The mural's image of Jesus, visible from Notre Dame's football stadium, has arms raised in the same fashion as a referee signifying a touchdown. From this similarity came the mural's nickname, Touchdown Jesus.[11] A stadium expansion partially obscures views of the mural from the field.


  1. ^ "Hesburgh Library" (PDF).
  2. ^ "Hesburgh Library".
  3. ^ Kavanaugh, Cricky (12 December 1991). "Glancing Back" (PDF). Scholastic. p. 26.
  4. ^ a b "Chronology of Notre Dame Libraries". University of Notre Dame. Retrieved June 29, 2017.
  5. ^ a b Michael O'Brien (1998). Hesburgh: A Biography. Washington, D.C.: Catholic University of America Press. p. 303. ISBN 0-8132-0921-8. See also: "Father Theodore M. Hesburgh". University of Notre Dame. Retrieved June 27, 2017.
  6. ^ a b "Theodore M. Hesburgh Library". University of Notre Dame. Retrieved June 27, 2017.
  7. ^ Hesburgh joined the Notre Dame faculty as an instructor in the religion department in 1945 and was named head of the school’s theology department in 1948. He was appointed as the university's executive vice president in 1949 and succeeded John J. Cavanaugh, C.S.C., as president in 1952. See Linda C. Gugin and James E. St. Clair, eds. (2015). Indiana's 200: The People Who Shaped the Hoosier State. Indianapolis: Indiana Historical Society Press. pp. 169–71. ISBN 978-0-87195-387-2. {{cite book}}: |author= has generic name (help) See also: Martin L. McAuliffe Jr. (1970). Profiles of Excellence. Evansville, Indiana: University of Evansville Press. pp. 114–20. OCLC 575784.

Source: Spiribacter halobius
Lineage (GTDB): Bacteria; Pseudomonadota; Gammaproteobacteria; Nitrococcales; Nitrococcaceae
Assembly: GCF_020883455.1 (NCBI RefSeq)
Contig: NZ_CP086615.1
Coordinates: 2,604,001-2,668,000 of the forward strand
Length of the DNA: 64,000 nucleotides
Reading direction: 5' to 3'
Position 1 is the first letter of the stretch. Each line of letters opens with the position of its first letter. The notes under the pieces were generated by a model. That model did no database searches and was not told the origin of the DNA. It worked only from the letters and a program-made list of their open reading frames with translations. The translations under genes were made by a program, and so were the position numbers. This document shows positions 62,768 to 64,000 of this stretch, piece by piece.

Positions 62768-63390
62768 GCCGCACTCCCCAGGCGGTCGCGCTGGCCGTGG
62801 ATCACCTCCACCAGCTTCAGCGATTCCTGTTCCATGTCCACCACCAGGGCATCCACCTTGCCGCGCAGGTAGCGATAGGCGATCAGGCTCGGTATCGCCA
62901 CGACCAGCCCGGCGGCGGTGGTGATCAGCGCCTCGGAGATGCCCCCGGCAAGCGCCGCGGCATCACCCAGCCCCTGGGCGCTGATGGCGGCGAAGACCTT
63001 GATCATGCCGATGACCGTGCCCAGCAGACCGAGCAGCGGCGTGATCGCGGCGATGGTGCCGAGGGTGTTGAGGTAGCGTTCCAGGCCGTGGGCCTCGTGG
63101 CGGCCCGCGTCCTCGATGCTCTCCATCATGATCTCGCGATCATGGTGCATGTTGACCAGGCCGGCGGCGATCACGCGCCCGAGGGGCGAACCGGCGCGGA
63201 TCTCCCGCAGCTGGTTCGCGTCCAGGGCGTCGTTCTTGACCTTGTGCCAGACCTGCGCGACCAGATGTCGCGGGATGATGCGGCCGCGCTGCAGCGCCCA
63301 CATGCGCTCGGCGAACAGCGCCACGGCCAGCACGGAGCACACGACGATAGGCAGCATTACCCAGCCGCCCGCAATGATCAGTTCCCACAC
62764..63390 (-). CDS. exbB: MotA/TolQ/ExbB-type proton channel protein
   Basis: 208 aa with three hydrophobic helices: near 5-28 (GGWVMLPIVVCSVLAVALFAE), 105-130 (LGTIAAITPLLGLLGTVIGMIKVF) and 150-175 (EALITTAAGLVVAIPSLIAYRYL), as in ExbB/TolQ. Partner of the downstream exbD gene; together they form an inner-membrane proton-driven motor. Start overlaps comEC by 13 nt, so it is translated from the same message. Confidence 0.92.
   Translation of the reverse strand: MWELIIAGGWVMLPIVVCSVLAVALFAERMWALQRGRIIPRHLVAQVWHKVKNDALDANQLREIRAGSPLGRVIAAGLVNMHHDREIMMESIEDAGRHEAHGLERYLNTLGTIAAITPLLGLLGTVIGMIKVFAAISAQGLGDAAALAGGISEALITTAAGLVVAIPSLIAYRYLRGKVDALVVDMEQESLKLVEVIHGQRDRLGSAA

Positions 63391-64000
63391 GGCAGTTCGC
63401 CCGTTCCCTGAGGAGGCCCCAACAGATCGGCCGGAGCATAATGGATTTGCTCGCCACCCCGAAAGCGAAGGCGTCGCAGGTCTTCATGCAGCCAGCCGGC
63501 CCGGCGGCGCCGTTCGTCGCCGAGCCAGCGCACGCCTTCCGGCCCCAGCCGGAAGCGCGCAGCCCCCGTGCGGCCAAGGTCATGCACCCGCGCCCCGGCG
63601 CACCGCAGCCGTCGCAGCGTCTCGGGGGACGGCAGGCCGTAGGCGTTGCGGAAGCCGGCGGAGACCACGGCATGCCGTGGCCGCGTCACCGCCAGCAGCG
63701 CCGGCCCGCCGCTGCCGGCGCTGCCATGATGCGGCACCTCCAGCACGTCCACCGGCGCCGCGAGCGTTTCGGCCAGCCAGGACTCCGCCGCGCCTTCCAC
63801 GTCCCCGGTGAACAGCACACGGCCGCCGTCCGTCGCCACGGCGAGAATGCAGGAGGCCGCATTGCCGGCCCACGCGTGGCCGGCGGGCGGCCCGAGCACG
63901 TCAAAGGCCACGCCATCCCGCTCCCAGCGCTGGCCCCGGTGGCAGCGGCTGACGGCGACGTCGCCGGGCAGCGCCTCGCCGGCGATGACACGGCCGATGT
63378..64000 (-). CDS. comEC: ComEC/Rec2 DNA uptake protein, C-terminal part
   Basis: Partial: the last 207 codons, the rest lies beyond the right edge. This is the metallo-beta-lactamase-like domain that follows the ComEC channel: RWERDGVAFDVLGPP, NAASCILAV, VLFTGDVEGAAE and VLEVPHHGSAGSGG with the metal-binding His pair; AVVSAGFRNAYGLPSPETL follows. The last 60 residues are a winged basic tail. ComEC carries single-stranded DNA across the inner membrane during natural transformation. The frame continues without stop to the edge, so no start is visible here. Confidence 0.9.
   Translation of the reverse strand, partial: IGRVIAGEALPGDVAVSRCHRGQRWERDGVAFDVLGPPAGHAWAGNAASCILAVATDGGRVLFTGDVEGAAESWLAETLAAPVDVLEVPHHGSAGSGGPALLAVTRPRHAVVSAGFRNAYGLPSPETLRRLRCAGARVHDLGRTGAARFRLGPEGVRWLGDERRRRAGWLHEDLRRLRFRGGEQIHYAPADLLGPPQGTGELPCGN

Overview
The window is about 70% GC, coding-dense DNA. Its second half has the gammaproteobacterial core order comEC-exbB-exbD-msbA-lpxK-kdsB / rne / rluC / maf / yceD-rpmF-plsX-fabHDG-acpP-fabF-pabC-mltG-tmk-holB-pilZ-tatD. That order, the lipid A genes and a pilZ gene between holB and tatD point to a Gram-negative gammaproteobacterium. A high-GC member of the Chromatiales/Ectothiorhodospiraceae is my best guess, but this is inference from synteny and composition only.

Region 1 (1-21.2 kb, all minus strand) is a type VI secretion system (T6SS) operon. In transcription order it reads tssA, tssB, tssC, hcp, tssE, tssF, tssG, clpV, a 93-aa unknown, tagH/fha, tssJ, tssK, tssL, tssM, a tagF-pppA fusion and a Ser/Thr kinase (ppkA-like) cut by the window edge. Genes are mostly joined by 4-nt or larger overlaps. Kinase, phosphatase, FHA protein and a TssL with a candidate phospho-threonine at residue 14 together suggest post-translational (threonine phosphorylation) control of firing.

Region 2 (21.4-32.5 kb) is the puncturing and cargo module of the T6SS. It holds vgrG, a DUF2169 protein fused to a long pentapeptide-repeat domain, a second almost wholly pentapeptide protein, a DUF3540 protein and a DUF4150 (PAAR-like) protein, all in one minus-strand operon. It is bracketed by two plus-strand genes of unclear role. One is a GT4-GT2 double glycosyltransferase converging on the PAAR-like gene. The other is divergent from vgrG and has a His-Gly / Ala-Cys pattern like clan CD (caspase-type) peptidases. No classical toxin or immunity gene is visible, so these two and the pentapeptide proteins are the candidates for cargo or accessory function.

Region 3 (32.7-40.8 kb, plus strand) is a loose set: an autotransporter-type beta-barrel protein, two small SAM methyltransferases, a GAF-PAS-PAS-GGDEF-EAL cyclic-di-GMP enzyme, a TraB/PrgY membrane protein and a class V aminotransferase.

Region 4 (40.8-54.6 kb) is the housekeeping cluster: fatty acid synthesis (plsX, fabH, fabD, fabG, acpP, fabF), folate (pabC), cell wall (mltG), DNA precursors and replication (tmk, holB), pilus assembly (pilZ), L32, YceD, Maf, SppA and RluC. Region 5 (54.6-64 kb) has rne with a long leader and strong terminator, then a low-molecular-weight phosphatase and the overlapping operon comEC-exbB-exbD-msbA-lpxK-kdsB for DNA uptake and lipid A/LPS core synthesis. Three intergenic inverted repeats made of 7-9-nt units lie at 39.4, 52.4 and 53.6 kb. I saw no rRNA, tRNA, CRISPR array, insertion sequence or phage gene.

8. ^ "The Future of Hesburgh Library". The Observer. Notre Dame, Indiana. September 2, 2009. Retrieved June 29, 2017.
  9. ^ "Romancing the Golden Dome".
  10. ^ "Hesburgh Library".
  11. ^ Why Irish eyes are smiling


Further reading[edit]

  • Stevenson, Marsha. "Style and Symbol: Library Buildings at Notre Dame." In Maureen Gleason, Mareen, and Katharina J. Blackstead, eds. (1994). What Is Written Remains: Historical Essays On The Libraries Of Notre Dame. Notre Dame, Indiana: University of Notre Dame Press. ISBN 9780268019495. {{cite book}}: |author= has generic name (help)CS1 maint: multiple names: authors list (link)
  • Winkler, Erhard M. (October 1967). "'Word of Life': Stone Mural Dominates Notre Dame Library". Stone Magazine.

External links[edit]